The authors have dealt with old studies and European quantitative approaches. In Europe, because of the design, many more granules are applied to the squares. These values ​​can not simply be transferred to Germany, says Müller. The Fraunhofer UMSICHT Institute expects about twelve kilograms of pellets per square meter, the latest product being 1.7 kilograms per square meter.

New scientific investigations

In contrast to the institute, about 8,000 to 11,000 tons of pellets a year will be released into the environment by artificial grass pitches on about 3,500 granular filling sites in Germany, but only 250 to 400 kilograms per square and per year. "Not all pellets, as is claimed, go directly into the environment, but much of it is removed by sweepers or during winter treatment of squares," Müller said.

Microplastic DE Computer Graphics

The granules have changed anyway in recent years. Shredded car tires made of pure plastic with granules made of 70% hemp or chalk and 30% synthetic rubber. "Black pellets are only installed at the express request of the customer and very rarely, especially abroad," says Müller. The company's goal is to develop 100% organic granules with the same characteristics for athletes who replace plastic.

The Fraunhofer Institute, UMSICHT, announced that there was little experimental data available for "quantification of microplastic emissions". Thus, the institute worked with estimates and "non-absolute numbers also based on data from abroad". Currently performing follow-up exams.

Low risk to health

However, the health risks for users of places filled with pellets are low. Biochemist Annegret Biegel-Engler, head of the department "Measures for Soil Protection" of the Federal Agency for the Environment, explained in an article of the Federal Institute for the Evaluation of Risks "Rubber granules on sports fields", that the granules of SBR "contain heavy metals, phthalates (plasticizers), formaldehyde, benzothiazoles, methyl isobutyl ketones, etc." can be overwhelmed. The granules of a microplastic source in the environment, for example when it is raining on the sewage system and the treatment plants, reach surface waters such as streams, rivers and lakes.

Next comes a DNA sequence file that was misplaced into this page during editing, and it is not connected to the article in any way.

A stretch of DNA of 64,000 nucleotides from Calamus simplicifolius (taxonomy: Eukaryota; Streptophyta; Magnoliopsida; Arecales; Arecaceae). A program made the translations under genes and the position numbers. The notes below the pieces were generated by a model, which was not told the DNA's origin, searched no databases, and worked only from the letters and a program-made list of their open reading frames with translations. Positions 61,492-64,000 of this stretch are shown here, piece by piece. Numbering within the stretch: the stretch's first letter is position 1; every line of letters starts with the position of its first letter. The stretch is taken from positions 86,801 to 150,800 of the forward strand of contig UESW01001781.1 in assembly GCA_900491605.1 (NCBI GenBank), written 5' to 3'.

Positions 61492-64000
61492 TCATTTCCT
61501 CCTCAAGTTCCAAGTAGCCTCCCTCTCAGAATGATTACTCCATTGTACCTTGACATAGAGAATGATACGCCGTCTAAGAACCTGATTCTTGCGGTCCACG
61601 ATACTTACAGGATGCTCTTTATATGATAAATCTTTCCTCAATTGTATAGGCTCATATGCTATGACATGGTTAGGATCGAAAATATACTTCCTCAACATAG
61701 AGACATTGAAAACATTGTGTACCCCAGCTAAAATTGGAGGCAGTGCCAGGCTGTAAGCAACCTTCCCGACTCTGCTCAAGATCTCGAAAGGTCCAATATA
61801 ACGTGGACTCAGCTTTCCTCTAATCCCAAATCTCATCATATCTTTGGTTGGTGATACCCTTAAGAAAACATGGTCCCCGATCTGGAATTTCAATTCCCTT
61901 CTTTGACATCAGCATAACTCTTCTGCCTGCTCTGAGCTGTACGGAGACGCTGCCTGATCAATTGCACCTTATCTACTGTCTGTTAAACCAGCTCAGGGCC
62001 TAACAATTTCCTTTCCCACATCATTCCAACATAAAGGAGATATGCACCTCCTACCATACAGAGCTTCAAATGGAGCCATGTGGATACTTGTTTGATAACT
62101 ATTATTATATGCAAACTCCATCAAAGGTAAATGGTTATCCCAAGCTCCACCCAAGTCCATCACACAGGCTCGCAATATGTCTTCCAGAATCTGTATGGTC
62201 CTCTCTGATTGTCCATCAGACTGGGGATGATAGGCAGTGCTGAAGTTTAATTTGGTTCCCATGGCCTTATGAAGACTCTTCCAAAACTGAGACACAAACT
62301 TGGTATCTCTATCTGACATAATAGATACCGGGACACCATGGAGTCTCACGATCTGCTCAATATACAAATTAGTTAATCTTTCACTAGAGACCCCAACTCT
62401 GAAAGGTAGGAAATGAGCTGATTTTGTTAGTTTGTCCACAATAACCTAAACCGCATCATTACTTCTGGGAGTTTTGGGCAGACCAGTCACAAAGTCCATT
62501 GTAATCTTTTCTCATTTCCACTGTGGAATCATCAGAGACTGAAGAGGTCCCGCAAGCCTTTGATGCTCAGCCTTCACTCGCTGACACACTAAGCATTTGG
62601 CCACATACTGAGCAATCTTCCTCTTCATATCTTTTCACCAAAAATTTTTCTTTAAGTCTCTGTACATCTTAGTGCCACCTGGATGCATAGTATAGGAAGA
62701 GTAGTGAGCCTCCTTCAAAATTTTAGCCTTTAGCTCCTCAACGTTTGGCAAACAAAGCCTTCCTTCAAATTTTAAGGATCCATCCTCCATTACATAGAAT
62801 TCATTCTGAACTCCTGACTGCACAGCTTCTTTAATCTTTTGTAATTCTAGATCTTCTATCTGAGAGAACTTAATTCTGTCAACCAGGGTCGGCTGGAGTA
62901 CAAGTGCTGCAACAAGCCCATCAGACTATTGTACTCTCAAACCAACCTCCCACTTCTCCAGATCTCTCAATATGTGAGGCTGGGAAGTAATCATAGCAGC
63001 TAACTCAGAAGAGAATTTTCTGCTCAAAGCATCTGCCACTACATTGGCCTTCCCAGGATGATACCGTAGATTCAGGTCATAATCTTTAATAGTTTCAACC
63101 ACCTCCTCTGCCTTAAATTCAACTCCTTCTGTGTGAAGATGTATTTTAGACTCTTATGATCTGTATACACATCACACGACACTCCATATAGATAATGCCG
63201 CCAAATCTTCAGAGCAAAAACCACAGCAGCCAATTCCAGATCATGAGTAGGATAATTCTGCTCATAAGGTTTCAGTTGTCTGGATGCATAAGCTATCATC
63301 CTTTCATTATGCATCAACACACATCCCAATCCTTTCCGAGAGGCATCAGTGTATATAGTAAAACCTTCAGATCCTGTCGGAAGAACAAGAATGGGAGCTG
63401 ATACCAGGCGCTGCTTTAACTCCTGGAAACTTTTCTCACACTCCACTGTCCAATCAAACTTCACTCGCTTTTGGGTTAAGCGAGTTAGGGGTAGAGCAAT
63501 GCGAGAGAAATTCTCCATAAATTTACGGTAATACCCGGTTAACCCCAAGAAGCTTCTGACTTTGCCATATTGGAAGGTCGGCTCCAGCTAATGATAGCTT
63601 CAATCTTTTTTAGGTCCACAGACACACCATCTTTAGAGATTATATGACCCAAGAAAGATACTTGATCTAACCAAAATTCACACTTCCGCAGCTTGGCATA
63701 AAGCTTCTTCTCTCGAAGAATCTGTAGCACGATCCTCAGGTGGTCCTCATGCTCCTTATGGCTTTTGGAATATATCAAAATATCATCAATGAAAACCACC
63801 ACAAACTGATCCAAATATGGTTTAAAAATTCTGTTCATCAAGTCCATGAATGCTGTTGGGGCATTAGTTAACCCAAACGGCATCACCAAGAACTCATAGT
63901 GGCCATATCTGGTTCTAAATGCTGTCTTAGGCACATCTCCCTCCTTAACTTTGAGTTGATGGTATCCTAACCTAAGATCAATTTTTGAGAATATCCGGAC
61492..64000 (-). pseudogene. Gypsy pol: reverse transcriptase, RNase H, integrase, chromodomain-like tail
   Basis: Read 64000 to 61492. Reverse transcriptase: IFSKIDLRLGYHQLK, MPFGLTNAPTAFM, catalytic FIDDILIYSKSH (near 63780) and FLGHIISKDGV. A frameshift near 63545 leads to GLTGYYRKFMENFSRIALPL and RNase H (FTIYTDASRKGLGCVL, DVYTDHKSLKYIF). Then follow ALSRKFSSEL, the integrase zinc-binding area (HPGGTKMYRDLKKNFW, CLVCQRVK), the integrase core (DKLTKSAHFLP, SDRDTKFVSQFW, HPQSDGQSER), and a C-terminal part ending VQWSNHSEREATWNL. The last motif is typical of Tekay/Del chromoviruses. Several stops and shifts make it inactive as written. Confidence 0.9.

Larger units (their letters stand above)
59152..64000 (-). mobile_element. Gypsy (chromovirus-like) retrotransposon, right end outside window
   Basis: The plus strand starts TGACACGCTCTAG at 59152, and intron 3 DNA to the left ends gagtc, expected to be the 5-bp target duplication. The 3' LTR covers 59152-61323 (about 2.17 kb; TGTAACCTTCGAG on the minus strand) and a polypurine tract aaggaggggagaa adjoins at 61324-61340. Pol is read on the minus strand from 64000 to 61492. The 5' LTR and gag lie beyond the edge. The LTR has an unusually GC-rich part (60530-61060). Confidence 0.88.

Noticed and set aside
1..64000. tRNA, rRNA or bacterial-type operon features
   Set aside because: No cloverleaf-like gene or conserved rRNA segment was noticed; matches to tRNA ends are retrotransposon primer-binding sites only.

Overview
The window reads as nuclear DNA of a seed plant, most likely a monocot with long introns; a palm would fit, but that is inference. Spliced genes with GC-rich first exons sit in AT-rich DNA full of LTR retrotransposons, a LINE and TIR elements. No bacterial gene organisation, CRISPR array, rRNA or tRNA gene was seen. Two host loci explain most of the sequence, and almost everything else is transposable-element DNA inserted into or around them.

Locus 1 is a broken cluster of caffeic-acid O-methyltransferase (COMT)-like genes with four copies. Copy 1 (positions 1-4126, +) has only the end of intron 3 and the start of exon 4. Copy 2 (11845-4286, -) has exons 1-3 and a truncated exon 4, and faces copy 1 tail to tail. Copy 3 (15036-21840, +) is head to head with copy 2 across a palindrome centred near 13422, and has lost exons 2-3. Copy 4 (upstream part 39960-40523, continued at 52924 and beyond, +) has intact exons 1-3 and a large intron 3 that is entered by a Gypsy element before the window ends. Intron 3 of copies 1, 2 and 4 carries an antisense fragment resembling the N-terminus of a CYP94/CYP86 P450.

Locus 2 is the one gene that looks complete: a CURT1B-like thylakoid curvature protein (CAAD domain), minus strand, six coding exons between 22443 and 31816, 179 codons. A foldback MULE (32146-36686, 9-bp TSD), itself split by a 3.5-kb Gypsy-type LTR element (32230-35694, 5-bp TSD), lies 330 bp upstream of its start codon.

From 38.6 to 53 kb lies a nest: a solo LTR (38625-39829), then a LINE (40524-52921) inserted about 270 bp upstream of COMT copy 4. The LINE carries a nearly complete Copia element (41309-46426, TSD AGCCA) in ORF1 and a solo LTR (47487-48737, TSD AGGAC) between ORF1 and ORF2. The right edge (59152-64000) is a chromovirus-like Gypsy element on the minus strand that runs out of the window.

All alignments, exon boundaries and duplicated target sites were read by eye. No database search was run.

Weißwasser wastewater treatment plant (picture-alliance / T. Lehmann)

With the clarified water from the sewage treatment plant, micro-plastic particles enter the surrounding waters

The impact of SBR – SBR (styrene-butadiene rubber) granules on human health has recently been evaluated by ECHA. It concludes that, on the basis of the information currently available, it can be assumed that the use of artificial turf pitches containing SBR granules as filling material poses only minor health problems. "

BUND: Change the granulate bit by bit

Regardless of the volume of discharges and the degree of danger of the granules, Nadja Ziebarth of the "Federation for the Environment and Nature Protection in Germany" (BUND) advocates the ban of granules on land of football. "The fact is that pellets are the fifth-largest source of microplastics," said the marine conservation officer. But: the topic of microplastics is indeed very important, but nobody wants BUND that "clubs break," says Ziebarth.

Therefore, the pellet locations must be gradually filled with an environmentally friendly mass. And for that, there must be a transition period. "After all, in addition to the necessary discussion on microplastics, many other factors, such as social and economic components, play an important social role," says the ecologist.